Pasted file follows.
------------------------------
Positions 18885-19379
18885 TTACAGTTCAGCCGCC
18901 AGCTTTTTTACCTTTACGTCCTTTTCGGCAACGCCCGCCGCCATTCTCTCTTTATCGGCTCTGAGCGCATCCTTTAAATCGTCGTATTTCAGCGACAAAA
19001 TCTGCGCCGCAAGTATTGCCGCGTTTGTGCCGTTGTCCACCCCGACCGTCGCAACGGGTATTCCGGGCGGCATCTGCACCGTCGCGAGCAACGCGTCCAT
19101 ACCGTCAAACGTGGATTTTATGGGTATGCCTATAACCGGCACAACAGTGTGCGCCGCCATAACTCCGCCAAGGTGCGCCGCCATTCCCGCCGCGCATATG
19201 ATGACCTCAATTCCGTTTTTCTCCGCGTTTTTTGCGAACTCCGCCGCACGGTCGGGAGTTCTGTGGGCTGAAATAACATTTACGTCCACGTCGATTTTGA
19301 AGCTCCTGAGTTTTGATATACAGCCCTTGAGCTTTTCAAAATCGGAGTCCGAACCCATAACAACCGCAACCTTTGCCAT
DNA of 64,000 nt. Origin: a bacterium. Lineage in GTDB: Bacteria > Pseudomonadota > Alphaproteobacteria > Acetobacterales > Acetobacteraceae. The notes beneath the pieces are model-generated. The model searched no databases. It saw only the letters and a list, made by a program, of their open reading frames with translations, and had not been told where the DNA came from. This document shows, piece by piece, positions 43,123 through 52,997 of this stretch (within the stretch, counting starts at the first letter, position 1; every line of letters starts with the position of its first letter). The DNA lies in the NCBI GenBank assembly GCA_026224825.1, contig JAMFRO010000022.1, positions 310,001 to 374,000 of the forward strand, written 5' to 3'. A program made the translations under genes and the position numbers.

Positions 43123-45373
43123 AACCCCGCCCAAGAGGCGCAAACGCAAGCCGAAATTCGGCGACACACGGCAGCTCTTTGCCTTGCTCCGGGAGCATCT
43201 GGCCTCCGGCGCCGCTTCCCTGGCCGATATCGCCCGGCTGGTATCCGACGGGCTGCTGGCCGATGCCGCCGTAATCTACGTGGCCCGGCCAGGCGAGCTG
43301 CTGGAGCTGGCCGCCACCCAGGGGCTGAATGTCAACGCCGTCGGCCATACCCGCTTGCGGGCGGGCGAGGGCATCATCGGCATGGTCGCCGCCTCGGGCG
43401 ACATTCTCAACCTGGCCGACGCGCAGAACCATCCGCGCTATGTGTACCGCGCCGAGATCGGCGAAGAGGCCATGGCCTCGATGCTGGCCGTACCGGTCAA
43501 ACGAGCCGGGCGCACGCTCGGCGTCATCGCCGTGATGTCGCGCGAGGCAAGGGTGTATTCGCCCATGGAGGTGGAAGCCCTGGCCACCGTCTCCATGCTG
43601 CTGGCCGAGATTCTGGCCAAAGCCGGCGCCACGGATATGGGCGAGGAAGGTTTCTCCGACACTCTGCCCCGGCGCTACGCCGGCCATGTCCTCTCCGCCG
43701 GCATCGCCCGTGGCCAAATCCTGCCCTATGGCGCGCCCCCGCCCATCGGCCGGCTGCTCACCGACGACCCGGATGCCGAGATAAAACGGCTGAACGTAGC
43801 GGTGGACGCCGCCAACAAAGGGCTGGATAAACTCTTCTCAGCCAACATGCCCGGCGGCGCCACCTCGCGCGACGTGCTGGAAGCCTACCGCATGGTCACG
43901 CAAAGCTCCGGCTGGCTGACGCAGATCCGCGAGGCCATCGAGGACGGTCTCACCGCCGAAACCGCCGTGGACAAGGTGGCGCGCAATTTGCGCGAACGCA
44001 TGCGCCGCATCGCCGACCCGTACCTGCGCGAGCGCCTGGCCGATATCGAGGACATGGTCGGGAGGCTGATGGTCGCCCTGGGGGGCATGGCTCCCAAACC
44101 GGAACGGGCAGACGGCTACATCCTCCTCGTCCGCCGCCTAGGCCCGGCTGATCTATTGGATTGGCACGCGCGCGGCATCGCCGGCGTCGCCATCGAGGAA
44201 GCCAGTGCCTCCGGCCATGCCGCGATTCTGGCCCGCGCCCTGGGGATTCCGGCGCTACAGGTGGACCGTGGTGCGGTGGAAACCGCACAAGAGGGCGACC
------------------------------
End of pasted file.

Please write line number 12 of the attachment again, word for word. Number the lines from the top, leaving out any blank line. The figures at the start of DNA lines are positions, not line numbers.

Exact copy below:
43301 CTGGAGCTGGCCGCCACCCAGGGGCTGAATGTCAACGCCGTCGGCCATACCCGCTTGCGGGCGGGCGAGGGCATCATCGGCATGGTCGCCGCCTCGGGCG